Wheelchair user at work

Wheelchair user at work

Access to work for disabled people in Wales

Published 27/04/2023   |   Reading Time minutes

Both the UK and Welsh governments are committed to supporting disabled people’s access into employment and to reducing the disability employment gap. While the Welsh Government has responsibility for employability and skills, employment support and social security are the responsibility of the UK Government.

Last year, the UK Government hit its goal to see a million more disabled people in work but that only tells part of the story. While more disabled people are in work, the gap between working age disabled and non-disabled people has actually increased.

The Welsh Government has said it wants to close the gap between disabled people and the rest of the working population and has committed to incorporate the UN Convention on the Rights of Disabled people into Welsh Law (Article 27 recognises the right of disabled people to work on an equal basis with others). The Scottish Government also intends to incorporate the Convention, and the UK Government, despite ratifying the Convention in 2009, has not made any commitment to incorporate it into UK law.

In this article, we look at the evidence and the progress made in achieving this commitment

The disability employment gap

The campaign group Disability Rights UK argues that:

Barriers to more disabled people getting employment do not lie with Disabled people ourselves but with society – including inaccessible transport, poor employer attitudes, inadequate flexible working and Access to Work Support and failure to make reasonable adjustments.

By May 2022 a million more disabled people in the UK were in work. However, data for July to September 2022 shows the disability employment rate has fallen since the same time last year, with the non-disabled employment rate rising. This means the disability employment gap (i.e. the gap between working age disabled and non-disabled people) was at its widest point since 2018.

The figures had begun to recover to pre-pandemic levels, however several reasons are thought to have contributed to this including an increase in the numbers of people being classed as disabled.

At 32.3 percentage points the ‘disability employment gap’ in Wales is higher when compared to Scotland (31.6 percentage points) and the UK as a whole (29.8 percentage points). In Wales, the greatest disability employment gaps are in Blaenau Gwent (46.8 percentage points) and Neath Port Talbot (44.5 percentage points). Both feature on the top 20% disability employment gaps in the UK.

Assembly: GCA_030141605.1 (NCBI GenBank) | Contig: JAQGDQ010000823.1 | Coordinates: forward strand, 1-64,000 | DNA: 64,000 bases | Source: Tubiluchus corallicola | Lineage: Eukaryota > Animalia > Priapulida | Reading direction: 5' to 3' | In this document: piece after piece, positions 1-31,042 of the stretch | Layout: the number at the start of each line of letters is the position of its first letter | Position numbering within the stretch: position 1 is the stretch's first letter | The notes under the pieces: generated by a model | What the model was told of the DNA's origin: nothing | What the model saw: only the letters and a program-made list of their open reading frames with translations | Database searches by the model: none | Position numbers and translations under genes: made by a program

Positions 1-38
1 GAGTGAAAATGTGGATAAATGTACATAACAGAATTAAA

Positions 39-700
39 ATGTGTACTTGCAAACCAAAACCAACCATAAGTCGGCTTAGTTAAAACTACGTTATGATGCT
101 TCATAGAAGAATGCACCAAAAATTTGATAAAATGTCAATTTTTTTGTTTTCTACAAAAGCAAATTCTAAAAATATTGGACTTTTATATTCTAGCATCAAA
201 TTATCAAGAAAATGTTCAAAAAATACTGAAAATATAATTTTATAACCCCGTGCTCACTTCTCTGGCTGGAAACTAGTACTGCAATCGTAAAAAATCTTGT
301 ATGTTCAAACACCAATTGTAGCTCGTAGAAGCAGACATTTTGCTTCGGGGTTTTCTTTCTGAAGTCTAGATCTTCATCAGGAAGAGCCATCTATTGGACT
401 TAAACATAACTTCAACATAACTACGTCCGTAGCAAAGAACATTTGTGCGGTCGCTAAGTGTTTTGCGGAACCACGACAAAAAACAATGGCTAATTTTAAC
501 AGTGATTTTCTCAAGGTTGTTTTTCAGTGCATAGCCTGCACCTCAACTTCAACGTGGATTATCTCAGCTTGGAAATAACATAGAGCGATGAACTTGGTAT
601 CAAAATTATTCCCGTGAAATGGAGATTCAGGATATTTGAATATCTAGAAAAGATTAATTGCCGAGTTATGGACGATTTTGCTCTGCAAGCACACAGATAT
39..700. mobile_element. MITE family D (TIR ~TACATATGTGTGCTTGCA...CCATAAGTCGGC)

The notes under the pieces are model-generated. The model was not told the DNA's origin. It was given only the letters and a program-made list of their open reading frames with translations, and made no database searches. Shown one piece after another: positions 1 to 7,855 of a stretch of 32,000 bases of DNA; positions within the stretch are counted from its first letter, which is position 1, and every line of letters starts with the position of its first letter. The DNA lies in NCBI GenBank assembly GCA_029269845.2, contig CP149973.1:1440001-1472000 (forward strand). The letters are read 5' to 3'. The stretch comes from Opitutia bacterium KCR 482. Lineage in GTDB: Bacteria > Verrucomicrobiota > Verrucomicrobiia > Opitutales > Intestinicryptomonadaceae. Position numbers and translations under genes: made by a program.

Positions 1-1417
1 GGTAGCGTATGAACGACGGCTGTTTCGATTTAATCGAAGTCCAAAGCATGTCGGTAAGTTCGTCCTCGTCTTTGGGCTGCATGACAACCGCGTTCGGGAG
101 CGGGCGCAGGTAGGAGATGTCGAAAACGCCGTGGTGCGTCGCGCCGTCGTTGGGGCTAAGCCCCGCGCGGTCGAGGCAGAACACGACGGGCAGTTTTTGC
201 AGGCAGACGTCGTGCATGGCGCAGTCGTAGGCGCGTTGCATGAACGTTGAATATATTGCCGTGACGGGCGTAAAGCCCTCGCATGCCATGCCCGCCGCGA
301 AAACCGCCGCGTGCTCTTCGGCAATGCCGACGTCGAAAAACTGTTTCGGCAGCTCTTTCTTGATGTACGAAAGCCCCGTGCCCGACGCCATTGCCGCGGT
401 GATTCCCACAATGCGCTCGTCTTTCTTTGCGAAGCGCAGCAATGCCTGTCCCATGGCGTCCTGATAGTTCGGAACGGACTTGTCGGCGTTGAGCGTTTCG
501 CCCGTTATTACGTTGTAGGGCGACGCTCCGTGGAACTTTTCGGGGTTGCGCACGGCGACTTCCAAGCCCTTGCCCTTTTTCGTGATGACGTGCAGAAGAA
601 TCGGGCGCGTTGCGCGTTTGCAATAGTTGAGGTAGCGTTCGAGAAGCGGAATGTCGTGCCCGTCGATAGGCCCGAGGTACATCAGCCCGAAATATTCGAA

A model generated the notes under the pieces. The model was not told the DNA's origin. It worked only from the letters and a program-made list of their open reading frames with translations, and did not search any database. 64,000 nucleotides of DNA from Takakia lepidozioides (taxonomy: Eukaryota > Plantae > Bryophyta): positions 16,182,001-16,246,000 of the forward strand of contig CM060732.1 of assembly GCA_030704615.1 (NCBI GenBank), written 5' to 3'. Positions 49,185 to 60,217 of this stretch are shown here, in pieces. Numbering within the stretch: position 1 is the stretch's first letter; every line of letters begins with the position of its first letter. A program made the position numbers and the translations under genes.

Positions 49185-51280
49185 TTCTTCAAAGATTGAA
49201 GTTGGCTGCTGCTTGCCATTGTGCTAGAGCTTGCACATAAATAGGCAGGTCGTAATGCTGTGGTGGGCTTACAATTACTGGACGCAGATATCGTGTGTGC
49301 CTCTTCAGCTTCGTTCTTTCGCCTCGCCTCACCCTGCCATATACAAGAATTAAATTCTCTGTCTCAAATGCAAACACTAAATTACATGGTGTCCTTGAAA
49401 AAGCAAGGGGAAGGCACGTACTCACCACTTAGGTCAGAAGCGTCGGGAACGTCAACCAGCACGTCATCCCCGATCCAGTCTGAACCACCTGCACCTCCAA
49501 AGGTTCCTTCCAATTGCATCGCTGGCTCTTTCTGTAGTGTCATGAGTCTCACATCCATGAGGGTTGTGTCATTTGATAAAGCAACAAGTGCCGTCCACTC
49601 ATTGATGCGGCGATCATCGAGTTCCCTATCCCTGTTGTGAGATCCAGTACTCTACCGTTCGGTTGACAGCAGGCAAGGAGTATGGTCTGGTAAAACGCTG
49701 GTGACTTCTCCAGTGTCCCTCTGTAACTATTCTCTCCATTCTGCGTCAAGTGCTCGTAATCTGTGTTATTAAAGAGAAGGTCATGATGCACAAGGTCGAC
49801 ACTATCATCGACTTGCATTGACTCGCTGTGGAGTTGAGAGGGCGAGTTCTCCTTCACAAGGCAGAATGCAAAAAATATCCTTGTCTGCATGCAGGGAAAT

Employment rate of people aged 16-64 by disability status, Wales (year ending June 2014 to year ending June 2021)

Chart showing the gap between working age disabled and non-disabled people in Wales in 2020/21 was 32.8 percentage points, which was its widest point since 2018


Source: Annual Population Survey – Disability and employment.

This gap is larger for disabled people who have no or few qualifications.

Highest level of qualification of people aged 21 to 64 by disability status; UK, July 2020 to June 2021

Chart showing the highest level of qualification of people aged 21 to 64 by disability status in the UK between July 2020 and June 2021


Source: Annual Population Survey – Raw pay gaps by disability, ONS.

Alongside the disability employment gap, disabled workers are also more likely to be working part time, with 41% of disabled workers and 29% of non-disabled workers working part-time.

Proportion of workers aged 16+ by number of hours worked and disability status, Wales

Chart showing 41% of disabled people work part-time compared to 29% of non-disabled workers.


Source: Census 2021 - Disability and hours worked, ONS.

Part-time is 30 hours or less worked per week. Full-time is 31 or more hours. Disability is defined under the Equality Act

UK Government actions to support disabled people into work